Grief takes a severe emotional toll that manifests physically in different ways. Some people fall into a kind of stunned disbelief; others have a manic response and search desperately for some outlet; still others experience guilt, anguishing over the fact that they could’ve done or said more before the end.
Disrupted sleep is one response that’s quite common among grieving people, a reaction caused by racing thoughts, anxiety, depression, nightmares or difficulty sleeping in the bed they shared with the departed. Some people require therapy while others are able to cope with their disturbed mental state. There are many strategies that often prove effective in helping grieving people overcome insomnia. Here are a few to consider:
Create a better sleep space
When you’re struggling to get to sleep, minor disturbances can cause problems, which is why it’s so important to create an environment that blocks out as much light and sound as possible. Hang blackout shades if exterior light (from streetlights or car headlights) is getting in, try sleeping with earplugs or a sleep mask and use a white noise app on your smartphone instead of a floor fan to block out noise from passing cars or barking dogs. Maintain a temperature of no more than 70 degrees and ensure that the room is well-ventilated.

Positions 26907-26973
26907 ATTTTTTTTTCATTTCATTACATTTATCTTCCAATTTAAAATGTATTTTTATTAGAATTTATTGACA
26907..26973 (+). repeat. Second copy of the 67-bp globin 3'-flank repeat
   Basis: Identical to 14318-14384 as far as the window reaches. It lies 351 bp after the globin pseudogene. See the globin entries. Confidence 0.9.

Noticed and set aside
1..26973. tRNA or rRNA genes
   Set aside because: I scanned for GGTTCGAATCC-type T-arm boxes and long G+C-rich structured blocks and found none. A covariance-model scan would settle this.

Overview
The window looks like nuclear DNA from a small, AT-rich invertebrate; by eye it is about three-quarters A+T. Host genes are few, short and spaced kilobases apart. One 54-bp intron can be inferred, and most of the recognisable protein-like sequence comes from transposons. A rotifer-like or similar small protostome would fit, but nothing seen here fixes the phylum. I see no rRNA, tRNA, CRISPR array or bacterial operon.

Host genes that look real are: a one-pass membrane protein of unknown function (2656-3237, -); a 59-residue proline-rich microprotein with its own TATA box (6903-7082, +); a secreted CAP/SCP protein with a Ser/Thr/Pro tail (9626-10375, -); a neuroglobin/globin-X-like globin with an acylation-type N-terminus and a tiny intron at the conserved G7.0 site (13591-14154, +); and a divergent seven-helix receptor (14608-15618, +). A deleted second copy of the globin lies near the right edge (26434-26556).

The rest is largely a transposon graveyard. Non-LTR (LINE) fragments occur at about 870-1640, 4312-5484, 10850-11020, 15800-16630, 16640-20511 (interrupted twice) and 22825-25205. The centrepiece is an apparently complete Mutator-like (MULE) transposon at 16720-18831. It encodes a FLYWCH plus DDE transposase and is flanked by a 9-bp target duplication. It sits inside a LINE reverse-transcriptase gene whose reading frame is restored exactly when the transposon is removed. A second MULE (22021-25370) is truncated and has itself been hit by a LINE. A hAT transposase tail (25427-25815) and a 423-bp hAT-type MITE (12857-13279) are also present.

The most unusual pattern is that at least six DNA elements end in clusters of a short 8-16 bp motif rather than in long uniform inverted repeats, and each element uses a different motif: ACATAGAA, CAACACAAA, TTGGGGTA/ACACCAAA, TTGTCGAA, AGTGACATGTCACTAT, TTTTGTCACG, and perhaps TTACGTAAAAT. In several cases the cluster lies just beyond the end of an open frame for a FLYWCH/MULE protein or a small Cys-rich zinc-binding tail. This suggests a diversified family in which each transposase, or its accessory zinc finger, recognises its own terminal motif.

Finally, make sure your mattress is comfortable, with no lumps or signs of uneven wear and get yourself some comfortable sheets and blankets and a pillow that holds your head and neck at a comfortable angle. If you find sleeping in an empty bed to be distracting, consider allowing the family dog to keep you company until you’ve rediscovered your sleeping groove.
You obviously want to remember and honor your departed partner, but redecorating your bedroom can help you move on by creating a look that’s uniquely yours. Sometimes, altering a familiar space has a renewing effect. Try repainting with a color you find especially soothing, hang some new artwork and rearrange the furniture. Anything that maximizes the restful qualities of your bedroom is a positive change.
Ease into a new routine
Sleep experts advise that following some kind of bedtime routine helps by alerting your system it’s time to wind down and go to sleep. Start winding down an hour before bedtime and avoid ingesting anything stimulating (no coffee or alcohol). Other sleep strategies include reading a few chapters of your favorite book; enjoying a warm cup of tea; taking a bath, meditating, or recording your thoughts in a grief journal. Make a point of going to bed at the same time every night.
So you’ve rearranged the bedroom and started following a regular bedtime routine but sleep just won’t come. Make a point of following some self-care strategies. That means indulging in some activities that have special meaning for you and which you find especially relaxing. Take a walk in the woods or binge watch your favorite movies or television program. Get outside and do some gardening or take up a new hobby such as genealogy, anything that involves your mind completely and draws your thoughts away from your problems.
Don’t try to deny grief; it’s a natural human reaction to profound personal loss. If it’s affecting your mental and physical health, try establishing new habits and routines that distract you from grief can make it easier to sleep and begin a healthy new life.